Rethink proof of insurance policy

Published 2:02 pm Tuesday, June 7, 2011

Dear Editor,

I recently saw your story concerning carrying car insurance cards, and having some experience with what is going on in Clanton, felt the need to comment.

My son recently came upon a license check and learned that his insurance card was out of date. Mind you, his insurance was in full force, he just didn’t have his new card with him. This prompted a 30-minute stop and a ticket for driving without insurance.

Now, in most municipalities where the city management is kind and proactive, what a person would do in this situation is present the current card to the town clerk, or even fax it to her, and the ticket would be not be processed. This has happened to me, in Wetumpka recently, where the management is apparently kind and proactive. But here in Clanton, the city mandates that you appear in municipal court, taking time off work (if you work the second shift as my son does), and show the card to the judge, who then assesses you $148.50 in court costs for proving you are a law abiding citizen.

My question is, “Why?” Let’s analyze who this procedure affects. It doesn’t affect outlaws who drive without insurance because they will not be able to show the judge any insurance card, and they are actually guilty of the crime for which the spirit of this law was written and will have to pay a $500 fine. It doesn’t affect people who buy “one-day” policies just so they can have an insurance card for six months even though they have no insurance, because they will make it through the license check with no problem. It doesn’t affect people who unlawfully forge insurance cards on their home computers because they too will not be detained. No, the procedure only affects unlucky schmucks like me, who sometimes don’t go through the mail promptly enough to find the new card and go be-bopping up to the officer when he asks for my papers thinking everything’s all right, which it actually is.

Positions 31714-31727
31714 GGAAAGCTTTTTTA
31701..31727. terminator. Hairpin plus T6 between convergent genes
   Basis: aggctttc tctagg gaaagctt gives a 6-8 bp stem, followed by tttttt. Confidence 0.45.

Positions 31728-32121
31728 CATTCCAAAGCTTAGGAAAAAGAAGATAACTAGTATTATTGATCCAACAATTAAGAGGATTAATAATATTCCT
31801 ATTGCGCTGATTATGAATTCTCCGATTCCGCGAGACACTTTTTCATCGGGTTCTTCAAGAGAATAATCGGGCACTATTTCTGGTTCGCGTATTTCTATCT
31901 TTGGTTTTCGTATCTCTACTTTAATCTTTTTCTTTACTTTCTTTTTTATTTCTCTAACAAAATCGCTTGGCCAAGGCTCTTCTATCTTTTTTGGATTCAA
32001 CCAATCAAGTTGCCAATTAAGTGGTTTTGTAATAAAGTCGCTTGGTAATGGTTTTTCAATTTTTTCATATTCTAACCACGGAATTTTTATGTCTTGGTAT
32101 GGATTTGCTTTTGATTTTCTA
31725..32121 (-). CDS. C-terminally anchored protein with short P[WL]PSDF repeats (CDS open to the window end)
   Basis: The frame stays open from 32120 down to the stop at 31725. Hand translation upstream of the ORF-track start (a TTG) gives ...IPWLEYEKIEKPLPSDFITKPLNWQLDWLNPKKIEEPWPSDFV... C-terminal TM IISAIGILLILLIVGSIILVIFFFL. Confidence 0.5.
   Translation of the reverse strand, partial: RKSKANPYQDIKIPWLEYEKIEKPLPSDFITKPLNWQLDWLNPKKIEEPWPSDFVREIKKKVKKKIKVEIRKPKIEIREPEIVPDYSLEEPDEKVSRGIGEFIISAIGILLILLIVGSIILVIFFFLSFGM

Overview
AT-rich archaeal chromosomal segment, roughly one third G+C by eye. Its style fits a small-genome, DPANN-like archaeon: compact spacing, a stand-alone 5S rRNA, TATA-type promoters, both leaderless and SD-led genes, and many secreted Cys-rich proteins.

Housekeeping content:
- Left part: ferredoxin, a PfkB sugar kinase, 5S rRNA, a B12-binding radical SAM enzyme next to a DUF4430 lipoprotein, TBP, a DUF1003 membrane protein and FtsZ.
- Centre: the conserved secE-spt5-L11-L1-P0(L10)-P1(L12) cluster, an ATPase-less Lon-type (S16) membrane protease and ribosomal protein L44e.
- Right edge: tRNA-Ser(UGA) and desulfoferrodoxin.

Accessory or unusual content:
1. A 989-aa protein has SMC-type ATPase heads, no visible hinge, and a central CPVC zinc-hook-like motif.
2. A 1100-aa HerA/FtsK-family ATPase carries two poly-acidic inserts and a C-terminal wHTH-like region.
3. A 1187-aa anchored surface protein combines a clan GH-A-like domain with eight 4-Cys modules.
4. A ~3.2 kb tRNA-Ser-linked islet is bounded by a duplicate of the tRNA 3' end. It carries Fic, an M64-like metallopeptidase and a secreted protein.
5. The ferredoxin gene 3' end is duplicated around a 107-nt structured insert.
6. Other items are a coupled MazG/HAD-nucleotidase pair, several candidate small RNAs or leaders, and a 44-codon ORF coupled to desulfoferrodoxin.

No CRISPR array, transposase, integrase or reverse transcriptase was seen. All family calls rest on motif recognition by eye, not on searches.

How does the city benefit from this? It can’t be good to enrage a group of people you’d think they would like to have around—that is college educated, law abiding folk who buy car insurance. It can’t be to provide a deterrent for driving without insurance, because as I have said, it has no effect on those people. The only thing I can think of is that the city needs the $148.50.

It would be wrong to complain about the police for this. They only do what they are told. Letters to his state representative and senator received kind personal replies, but as is sometimes the case with politicians, they foretold a plan which does not yet exist, but were hopeful of getting passed, and provided little or no solution to the current problem. No, clearly, the mayor and the city council are responsible. If they think this procedure is unnecessary and wrong, which it is, they should put a stop to it.

In the process, my son, who ironically has a degree in political science, has received a real-time civics lesson, and he is not pleased. I hope one day you will give him your vote. Thank you for your time.

Lee Windham, Clanton